Between 1953 and 56, Republican President Dwight Eisenhower worked with a Democratic controlled congress to adopt the Federal Aid Highway Act of 1956. That triggered the largest coordinated federal and state infrastructure investment in the nation's history. Over the next 35 years it helped fund the construction of 42,795 miles of expressway at a cost of $129 billion, of which $114 billion was federal.
In the early 1960's a critical link in the sprawling system, the Brent Spence Bridge, reached across the Ohio River. Remember, bridges are never isolated structures, but elements of a system of approaches. In this case, the elaborate and often problematic Cut-in-the-Hill. The interstate system became its own worst enemy, encouraging the proliferation of auto and truck traffic. It began as a spacious bridge designed to carry 80,000 vehicles a day, on two decks with three lanes each. It now carries 175,000 vehicles a day, one fourth of which are heavy trucks, on reconfigured, crowded and dangerous 4-lane decks.
For both economic and safety reasons, the consensus is a new supplementary bridge must be built. The problem is how to pay for the estimated $2.7 billion cost. A new organization, Build Our New Bridge Now, has been formed by local organizations and individuals, to raise both funds to be used to create a communications and education campaign to educate the public, but also legislators about the need to get the new bridge built and the current bridge rehabilitated.
We are joined Sunday morning by two members of the Build Our New Bridge Now coalition. Libby Korosec is a public relations professional and vice president for external relations for the Castellini Management Company. Ms. Korosec managed the campaign to build the banks during a critical period. Tom Gabelman is a real estate attorney and a partner with Vorys, Sater, Seymour and Pease. He has been deeply involved with the banks development on the Cincinnati riverfront.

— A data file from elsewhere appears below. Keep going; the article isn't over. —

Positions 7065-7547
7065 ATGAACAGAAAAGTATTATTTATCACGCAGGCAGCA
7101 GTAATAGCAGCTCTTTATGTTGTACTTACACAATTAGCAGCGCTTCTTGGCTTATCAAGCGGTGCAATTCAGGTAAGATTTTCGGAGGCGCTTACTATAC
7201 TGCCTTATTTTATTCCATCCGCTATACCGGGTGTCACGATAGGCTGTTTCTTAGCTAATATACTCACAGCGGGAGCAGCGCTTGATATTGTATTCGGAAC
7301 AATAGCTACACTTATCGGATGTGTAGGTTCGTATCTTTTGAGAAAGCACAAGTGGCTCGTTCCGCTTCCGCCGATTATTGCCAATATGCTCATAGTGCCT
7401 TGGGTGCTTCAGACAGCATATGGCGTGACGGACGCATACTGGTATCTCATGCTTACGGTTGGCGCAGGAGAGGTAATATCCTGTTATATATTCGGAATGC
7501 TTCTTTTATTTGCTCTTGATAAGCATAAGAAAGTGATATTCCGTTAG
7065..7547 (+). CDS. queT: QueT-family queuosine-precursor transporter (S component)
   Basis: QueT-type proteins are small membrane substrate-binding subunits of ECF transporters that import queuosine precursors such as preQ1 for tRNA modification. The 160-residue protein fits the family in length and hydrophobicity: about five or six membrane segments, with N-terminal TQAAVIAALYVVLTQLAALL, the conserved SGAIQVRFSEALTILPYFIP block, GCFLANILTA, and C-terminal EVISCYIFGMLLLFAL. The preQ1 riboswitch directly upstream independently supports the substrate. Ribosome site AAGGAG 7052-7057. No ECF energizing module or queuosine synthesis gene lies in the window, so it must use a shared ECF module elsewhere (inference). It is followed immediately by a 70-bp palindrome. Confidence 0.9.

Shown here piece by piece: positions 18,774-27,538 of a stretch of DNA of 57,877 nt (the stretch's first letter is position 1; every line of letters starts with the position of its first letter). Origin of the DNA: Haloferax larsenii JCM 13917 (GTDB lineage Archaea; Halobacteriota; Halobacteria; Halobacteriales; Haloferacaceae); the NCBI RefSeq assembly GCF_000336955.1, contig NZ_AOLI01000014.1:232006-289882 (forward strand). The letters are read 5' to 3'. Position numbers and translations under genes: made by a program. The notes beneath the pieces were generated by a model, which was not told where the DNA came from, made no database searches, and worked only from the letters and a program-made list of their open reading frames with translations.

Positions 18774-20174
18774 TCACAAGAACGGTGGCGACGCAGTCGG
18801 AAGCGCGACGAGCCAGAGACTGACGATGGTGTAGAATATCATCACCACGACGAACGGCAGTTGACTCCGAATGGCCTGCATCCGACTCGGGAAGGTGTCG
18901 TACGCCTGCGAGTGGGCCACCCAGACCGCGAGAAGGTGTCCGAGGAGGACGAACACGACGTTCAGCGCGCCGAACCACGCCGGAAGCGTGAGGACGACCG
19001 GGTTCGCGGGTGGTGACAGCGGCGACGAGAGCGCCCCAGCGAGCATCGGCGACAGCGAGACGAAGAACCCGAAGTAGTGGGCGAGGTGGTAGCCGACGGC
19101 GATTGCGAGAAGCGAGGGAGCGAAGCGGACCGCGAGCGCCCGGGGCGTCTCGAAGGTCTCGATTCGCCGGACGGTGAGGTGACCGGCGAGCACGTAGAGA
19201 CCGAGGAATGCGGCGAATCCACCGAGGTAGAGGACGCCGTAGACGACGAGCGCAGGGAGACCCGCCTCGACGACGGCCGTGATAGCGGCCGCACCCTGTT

To learn more about the coalition and its activities, including information about how to join, go the the website, buildournewbridgenow.com
Look at any regional initiative or plan. Whether it is Vision 2015, Agenda 360, the United Way's Bold Goals, the one thing they all have in common is the prioritization and absolute support of early childhood education. What has become clear in the last 40 years is that 80 percent or more of all human brain development occurs between birth and five years of age.
But for working parents who have to find care for their pre-kindergarten children, where do they turn for advice? And in an industry that is not closely regulated, and often hires workers who have little or no formal training, where do they turn to develop their skills?
In 1972, 40 years ago this week, 4C for Children was founded to address those needs. The growth has been phenomenal. In 1980, 15 staff members helped 462 parents find child care and 213 workers develop their skills. In 2010, 54 employees assisted 7,412 parents and early childhood workers accessed over 22,500 trainings. And today, 4C provides services across 40 counties in Ohio and Kentucky.
One person has been there through the entire journey. Sallie Westheimer served initially as a board member, but has been CEO for over 30 years. In the process, Sallie has become a trusted voice in the field not only regionally, but statewide and in the nation. A video used to help people understand the importance of these early years is entitled, "Change the First Five Years and You Change Everything." It was not produced by 4C, but it captures a lot about why their work is so important.